By Salima Punjani
The tree above is symbolic of the transformation of a young woman who found the courage to overcome obstacles in her life supported by the Wraparound Intervention Model. She was living with an abusive mother and wanted to reach out to her father who lived outside of the city to ask him for support. She had been avoiding sharing her situation with her father and joined the Wraparound program to seek help in having this difficult conversation. The roots of the tree represent her strengths, the branches signify the goals she has attained in her life, and the back of the leafs have the names of all the people that supported her growth and development throughout the process. Though she didn’t get the response she was hoping for from her father, having the conversation helped her to move on with her life, knowing she had finally taken this step forward. She graduated from the program aware of her strengths and connected to the people she can depend on when she needs support.
“When else does a 17-year-old get supported to do that? To have a difficult conversation with a parent?” says Emma Kroeker, a facilitator and community organizer who implemented the Wraparound Intervention Model with youth aged 12-25 as part of a gang prevention project in Montreal. Kroeker believes that at-risk youth, like anyone, are searching for belonging. Rather than telling people what to do, Wraparound is a voluntary approach that empowers youth with community support while focusing on their strengths and goals. It can help them feel more connected to their community, as well as cultivate a feeling of belonging outside of gangs and criminal activity.
Tim Harbinson is a community facilitator that worked alongside Kroeker. He shared a story about a young man who was living in a precarious living situation with his mother who was fleeing a long-term abusive relationship. Though he was referred to the program due to behavioural problems, Harbinson quickly realized the youth was facing food, financial and housing insecurity as well as having suicidal thoughts. While developing a suicide action plan, Harbinson encouraged the youth to call his friends and let them know they were part of the plan. “Developing the courage to be open and honest with friends is transformative,” explains Harbinson. “It’s not about the number of relationships a person has, but the quality and honesty in these relationships. None of his friends deserted him, and this reduced shame around those feelings,” he said.
Harbinson emphasized the importance of keeping things informal and positive to encourage youth to feel comfortable and safe. He explained that many youths he has worked with have an innate distrust for authority and can feel easily threatened. They are often asked to fill out forms that are deficit-based, focusing on their problems rather than strengths. “We rarely see intake forms that ask you what you are good at, who the best people are in your life, what makes you feel good,” Harbinson says.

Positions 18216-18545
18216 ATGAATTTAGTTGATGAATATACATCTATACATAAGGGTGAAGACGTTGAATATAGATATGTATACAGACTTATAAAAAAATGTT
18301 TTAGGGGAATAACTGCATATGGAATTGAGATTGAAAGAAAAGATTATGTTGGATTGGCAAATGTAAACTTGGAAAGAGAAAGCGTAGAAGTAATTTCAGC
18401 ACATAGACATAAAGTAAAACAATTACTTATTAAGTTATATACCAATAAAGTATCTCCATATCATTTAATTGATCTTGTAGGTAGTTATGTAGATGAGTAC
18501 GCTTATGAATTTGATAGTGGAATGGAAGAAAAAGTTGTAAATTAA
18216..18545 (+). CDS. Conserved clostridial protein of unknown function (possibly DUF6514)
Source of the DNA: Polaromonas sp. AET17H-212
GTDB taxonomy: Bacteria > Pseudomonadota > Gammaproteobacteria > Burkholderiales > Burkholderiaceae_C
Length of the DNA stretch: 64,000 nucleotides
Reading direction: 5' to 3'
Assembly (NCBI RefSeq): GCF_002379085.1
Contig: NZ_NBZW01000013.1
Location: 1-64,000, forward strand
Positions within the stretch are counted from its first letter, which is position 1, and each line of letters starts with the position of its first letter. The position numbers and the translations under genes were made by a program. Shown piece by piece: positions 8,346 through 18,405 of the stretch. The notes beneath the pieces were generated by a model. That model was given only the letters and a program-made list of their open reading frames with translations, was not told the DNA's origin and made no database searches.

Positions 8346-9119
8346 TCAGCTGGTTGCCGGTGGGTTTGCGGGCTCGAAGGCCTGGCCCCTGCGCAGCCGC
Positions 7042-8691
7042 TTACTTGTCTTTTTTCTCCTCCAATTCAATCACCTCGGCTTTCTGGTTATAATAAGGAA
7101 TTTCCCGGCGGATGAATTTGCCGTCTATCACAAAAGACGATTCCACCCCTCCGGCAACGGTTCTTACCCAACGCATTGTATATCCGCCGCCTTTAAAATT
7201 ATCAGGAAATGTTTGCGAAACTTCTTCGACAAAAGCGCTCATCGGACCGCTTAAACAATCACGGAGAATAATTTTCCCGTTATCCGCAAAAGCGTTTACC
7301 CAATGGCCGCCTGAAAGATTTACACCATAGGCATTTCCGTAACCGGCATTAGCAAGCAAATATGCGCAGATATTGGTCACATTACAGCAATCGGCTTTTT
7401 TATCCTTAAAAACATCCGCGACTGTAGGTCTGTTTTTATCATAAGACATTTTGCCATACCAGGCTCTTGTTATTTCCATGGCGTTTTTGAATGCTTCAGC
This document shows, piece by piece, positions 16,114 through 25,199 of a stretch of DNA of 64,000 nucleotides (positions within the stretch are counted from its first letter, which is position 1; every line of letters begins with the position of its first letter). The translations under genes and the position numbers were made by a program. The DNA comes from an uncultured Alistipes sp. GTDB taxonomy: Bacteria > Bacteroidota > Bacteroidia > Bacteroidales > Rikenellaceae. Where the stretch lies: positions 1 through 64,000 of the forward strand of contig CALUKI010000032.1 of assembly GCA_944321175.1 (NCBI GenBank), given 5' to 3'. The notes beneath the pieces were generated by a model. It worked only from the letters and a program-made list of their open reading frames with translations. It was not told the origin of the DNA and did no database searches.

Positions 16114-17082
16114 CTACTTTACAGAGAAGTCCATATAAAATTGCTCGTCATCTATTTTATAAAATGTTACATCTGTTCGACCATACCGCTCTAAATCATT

The Wraparound approach involves creating an inventory of participants’ strengths as well as goals they would like to achieve. “I learn a lot about the youth such as their interests, capacities and past successes and create a written or visual document. This way, we have tangible, real-life examples to draw upon so we can make a plan for the future,” says Kroeker.
An integral part of the wraparound process is identifying a circle of support. The youth is asked to list people they would like on their team to help achieve their goals. These people could include family members, teachers, coaches, health professionals, social workers, friends and to whomever else the youth feels connected. Once established, a team meeting is held where members are asked questions like: “What are this person’s strengths? What makes them special? When was a time you were proud of them?” “In this way people are learning about youth that has depth, hopes, goals and dreams. There are no yeah buts, or no’s. It’s a creative, fun, generative dialogue where the facilitator is capturing ideas on a flip-chart or paper,” says Kroeker.
Once the meeting is done, the youth gets to select strategies to move forward with their goal or vision. Each team member is equipped with the plan, and future meetings are set up to ensure accountability. “We meet-up and assess how the plan is working, what did and didn’t work and if things are not working, how we can reassess and redesign to keep the momentum moving forward,” explained Kroeker.